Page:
A Beginners Guide To Pool Maintenance

A Beginners Guide To Pool Maintenance

A swimming pool will bring you hours of fitness, fun and the opportunity to spend quality family time with each other. With any pool, there also comes maintenance, and here at Barrier Reef Pools Perth, we’ve come up with a handy guide for any first-time pool owner.

Keep on top of your maintenance, and you won’t encounter any long-term problems. Our beginner’s guide to pool maintenance offers tips on what really counts to keep your pool clean and healthy.


Your swimming pool water needs to be circulated every single day, and swim pool pumps enable this to happen. Water is drawn from your pool by the suction created from the pump and is then returned after it’s been filtered, heated and treated.

To maximise the best circulation, check that the pump basket is clean and run your pump for eight to twelve hours a day.


Any swimming pool needs a filtration system to remove contaminants such as dirt and debris and prevent the build-up and growth of harmful bacteria. A pump and a filter work together to create good quality water. The pump is the heart of your filtration system, while the filter itself completes the process.

The pump pushes pool water through the filter system, and as water passes through, the dirt and bacteria are removed, and clean water returns to the pool.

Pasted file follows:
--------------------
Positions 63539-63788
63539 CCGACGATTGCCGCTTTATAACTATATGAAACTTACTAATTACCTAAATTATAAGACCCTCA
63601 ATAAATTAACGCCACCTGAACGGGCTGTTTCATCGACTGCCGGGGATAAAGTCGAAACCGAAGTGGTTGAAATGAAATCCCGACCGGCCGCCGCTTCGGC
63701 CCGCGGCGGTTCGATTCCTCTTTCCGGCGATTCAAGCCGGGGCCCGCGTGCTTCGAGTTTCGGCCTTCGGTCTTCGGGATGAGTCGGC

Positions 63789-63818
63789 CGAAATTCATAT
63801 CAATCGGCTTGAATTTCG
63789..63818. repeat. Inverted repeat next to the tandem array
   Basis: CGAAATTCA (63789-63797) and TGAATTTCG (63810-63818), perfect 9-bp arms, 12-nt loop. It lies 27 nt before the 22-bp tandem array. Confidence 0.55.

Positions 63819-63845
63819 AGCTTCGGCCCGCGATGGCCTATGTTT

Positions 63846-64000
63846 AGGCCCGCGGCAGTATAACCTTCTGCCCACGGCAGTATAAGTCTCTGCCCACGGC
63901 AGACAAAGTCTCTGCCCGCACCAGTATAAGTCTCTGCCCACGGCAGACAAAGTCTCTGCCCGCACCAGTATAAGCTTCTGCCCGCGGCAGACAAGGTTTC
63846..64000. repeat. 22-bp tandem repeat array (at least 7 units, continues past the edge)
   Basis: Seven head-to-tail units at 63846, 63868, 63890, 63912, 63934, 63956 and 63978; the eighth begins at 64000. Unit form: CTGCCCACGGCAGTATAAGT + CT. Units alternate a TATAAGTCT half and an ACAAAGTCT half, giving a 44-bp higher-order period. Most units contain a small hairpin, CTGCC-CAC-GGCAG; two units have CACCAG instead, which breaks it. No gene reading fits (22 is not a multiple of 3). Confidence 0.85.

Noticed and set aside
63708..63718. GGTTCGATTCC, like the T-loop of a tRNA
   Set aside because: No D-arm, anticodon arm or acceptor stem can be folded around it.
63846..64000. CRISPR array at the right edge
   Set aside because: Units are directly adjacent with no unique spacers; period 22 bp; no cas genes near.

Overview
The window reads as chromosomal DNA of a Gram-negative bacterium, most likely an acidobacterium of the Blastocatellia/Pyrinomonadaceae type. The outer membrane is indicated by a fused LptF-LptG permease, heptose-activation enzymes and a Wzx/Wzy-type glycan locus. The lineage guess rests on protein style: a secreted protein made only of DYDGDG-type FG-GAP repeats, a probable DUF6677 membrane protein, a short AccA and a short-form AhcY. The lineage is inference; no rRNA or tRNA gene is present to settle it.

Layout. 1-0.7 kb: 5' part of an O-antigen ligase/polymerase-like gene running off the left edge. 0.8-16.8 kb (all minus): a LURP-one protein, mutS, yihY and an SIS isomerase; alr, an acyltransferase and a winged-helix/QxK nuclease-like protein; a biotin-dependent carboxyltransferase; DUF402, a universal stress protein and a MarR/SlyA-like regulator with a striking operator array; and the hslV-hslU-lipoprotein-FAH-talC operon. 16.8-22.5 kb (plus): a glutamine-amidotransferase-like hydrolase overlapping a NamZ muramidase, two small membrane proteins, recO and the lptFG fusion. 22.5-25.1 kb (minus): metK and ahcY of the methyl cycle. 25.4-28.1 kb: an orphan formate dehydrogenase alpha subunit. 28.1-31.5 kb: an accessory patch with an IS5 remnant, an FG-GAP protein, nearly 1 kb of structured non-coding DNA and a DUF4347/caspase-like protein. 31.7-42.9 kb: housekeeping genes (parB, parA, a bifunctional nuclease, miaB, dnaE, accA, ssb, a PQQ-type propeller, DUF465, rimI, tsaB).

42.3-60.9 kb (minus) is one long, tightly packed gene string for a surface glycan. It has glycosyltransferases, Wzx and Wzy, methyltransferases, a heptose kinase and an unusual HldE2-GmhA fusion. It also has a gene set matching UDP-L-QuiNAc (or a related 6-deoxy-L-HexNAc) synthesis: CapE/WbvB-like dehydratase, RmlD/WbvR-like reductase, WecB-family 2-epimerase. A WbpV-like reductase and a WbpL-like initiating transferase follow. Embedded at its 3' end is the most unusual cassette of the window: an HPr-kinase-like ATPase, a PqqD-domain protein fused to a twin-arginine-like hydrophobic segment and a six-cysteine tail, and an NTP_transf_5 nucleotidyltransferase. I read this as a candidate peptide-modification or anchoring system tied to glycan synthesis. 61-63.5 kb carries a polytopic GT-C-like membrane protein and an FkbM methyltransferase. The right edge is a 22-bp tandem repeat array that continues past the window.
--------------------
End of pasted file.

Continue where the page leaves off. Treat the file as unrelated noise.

Without this filtration, water may become cloudy. A build-up of dust, pollen and sweat from swimmers is not what you want harbouring in your pool. Sand, cartridge or diatomaceous earth filters (DE) are the three main filter types available.


People are the primary source of contamination in any pool, and any swimming pool owner should recognise the importance of ensuring proper sanitation. Chlorine is the most popular pool sanitiser which disinfects the water and removes debris.

Other sanitising systems include the use of salt chlorine, bromine, ozone and ionisers. Without sanitation, untreated water will become a breeding ground for bacteria which can cause ear infections, stomach illnesses and skin rashes.

As a pool owner, you will also need to keep on top of PH, total alkalinity and calcium hardness in your water. PH levels indicate acidity and alkaline levels, and you should aim for a pH level between 7 and 7.6. Alkalinity and pH are connected, and total alkalinity is the term used to measure all alkaline chemicals in your water. If it’s low, the pH balance won’t be stable.

Calcium hardness refers to the amount of mineral calcium dissolved in your water. If your calcium level is too low, then it could damage your grout and metal rails and even decking. If it’s too high, your water may become cloudy, and you’ll see a build-up of white scale. Depending on the size of your pool, calcium levels in the range of 200 to 400ppm (parts per million) are ideal.

Barrier Reef Pools Perth has the largest supply of fibreglass pools in Perth. We can advise you on all your swimming pool needs and offer guidance on maintenance. Our online reviews demonstrate why we’re the preferred choice, so come and look at our pools for yourself at one of our display centres in Perth.

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